Early automobiles were essentially motorized wagons. Design considerations were focused primarily on quality of travel and adapting to weather-related issues. Vehicle speeds and traffic volumes were low, and quality of travel and year-round use were top priority. Vehicle ownership and vehicle operating speeds and volumes grew over time as motorized vehicles became a dominant transportation mode in the U.S. From the 1920s, and especially after World War II, vehicle designs advanced, speeds increased, and highway and street design practices evolved steadily to react to and adapt to changing volumes and speed conditions. During these years, transportation policies emphasized design uniformity and consistency on similar roadway types between states and counties. This allowed consistent construction practices, dependable materials and a uniform experience for roadway users across the country.

Standards in roadway design allowed uniform and consistent facilities regardless of jurisdictional boundaries.

Roadway geometric design is based on human needs compared to the physics-based needs of railroads. A primary goal of roadway geometric design is to provide predictable experiences and consistent features to meet anticipated user expectations. Design controls and features were established to:

  • Avoid conflicts by providing, in general, stopping sight distance and sight lines at intersections;
  • Account for vehicle travel paths via lane widths accommodating for various design vehicles, and float and drift between markings; and
  • Provide driver comfort and security by keeping lateral acceleration below uncomfortable levels.

These three goals are met in three-dimensional roadway geometric designs via:

  • Horizontal alignment that addresses curve dynamics and forces, and horizontal offset sight distance;
  • Vertical alignment that provides adequate sight distance and driver comfort at crest curves or headlight demands at sag curves; and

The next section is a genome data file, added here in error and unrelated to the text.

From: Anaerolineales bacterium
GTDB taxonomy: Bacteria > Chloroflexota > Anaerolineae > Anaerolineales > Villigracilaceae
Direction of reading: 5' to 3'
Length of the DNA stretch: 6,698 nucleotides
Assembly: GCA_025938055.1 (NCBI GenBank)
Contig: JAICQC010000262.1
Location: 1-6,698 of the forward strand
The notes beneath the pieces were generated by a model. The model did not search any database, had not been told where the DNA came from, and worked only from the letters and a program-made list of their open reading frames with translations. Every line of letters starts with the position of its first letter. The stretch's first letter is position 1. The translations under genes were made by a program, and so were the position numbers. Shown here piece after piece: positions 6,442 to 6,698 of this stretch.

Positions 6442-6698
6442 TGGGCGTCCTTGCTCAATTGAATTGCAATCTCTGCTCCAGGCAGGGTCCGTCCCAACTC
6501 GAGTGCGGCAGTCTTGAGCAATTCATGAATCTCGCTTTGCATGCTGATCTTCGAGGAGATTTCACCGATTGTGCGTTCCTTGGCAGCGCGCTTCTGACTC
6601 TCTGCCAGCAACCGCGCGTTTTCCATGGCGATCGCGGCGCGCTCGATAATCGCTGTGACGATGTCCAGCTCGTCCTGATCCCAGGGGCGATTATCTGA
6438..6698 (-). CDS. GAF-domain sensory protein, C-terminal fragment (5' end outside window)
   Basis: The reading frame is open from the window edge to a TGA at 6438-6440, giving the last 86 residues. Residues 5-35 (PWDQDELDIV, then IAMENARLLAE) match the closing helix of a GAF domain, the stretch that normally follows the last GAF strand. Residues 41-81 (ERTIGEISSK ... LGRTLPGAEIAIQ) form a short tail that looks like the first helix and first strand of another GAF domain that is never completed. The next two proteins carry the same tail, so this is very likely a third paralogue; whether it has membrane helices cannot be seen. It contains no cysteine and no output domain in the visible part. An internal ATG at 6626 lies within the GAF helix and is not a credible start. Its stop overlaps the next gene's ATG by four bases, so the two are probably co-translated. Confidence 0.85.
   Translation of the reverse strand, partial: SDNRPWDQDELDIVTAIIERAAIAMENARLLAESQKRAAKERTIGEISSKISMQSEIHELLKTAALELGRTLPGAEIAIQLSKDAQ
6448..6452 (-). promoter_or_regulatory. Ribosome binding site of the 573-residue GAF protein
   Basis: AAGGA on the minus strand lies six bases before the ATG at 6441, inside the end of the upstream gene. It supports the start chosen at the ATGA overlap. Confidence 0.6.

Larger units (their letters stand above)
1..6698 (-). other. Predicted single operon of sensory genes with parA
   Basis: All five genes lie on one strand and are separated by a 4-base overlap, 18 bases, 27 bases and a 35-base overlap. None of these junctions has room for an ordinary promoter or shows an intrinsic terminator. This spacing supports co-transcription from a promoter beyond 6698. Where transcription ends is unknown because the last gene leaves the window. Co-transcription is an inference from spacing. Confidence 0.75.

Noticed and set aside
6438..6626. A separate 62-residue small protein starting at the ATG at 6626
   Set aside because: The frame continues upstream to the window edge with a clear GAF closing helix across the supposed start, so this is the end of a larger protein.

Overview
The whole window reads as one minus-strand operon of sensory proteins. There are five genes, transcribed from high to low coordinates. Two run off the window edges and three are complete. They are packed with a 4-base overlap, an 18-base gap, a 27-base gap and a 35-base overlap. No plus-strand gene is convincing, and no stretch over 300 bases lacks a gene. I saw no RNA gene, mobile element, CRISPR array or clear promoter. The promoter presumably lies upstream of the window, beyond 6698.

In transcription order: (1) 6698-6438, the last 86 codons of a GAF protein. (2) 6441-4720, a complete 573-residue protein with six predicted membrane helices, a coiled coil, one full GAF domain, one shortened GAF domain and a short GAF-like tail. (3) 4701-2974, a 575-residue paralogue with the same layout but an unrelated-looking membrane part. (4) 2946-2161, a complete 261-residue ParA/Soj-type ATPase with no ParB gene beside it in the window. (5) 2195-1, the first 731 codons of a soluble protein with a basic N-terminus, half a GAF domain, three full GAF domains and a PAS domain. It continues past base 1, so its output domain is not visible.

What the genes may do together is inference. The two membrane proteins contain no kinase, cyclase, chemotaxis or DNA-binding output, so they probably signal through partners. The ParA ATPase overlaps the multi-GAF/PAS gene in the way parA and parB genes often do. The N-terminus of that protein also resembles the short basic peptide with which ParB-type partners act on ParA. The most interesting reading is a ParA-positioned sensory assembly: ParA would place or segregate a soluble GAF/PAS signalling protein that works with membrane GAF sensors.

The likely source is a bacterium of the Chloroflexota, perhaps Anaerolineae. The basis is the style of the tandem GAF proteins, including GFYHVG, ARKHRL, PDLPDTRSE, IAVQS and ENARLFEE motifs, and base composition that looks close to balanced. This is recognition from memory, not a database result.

• Cross-section configurations that address lane and shoulder width and provide offsets to physical elements or adjacent users (bicyclists or parked cars).

What happens when we take out the human equation in roadway design consideration and begin designing for vehicles instead of human beings? When and how do we begin this transition in design philosophy?

Basic schematic of a railroad rail.

Standards and safety

The dimensional values associated with design standards were first established to provide uniform and consistent roadway designs. They were tools to help professionals match criteria to similar design environments, and they were criteria that represented the standards of care for our profession. But over time, standards have become surrogates for safety. Are the following statements true?

If it meets standards, it must be safe.

If it doesn’t meet standards, it is not safe.

If there is no standard for it, it must not be allowable.

If a design variance from standards is needed, it must be “bad.”

If we meet standards, we will not be liable or subject to legal action.

Transportation safety, as measured by crash frequency and severity, is a continuum, not an absolute. Attaining nominal design values does not necessarily represent substantive safety. For example, for an assigned horizontal curve radius of 500 ft, is a 499-ft radius curve substantially less safe than a 500-ft radius curve?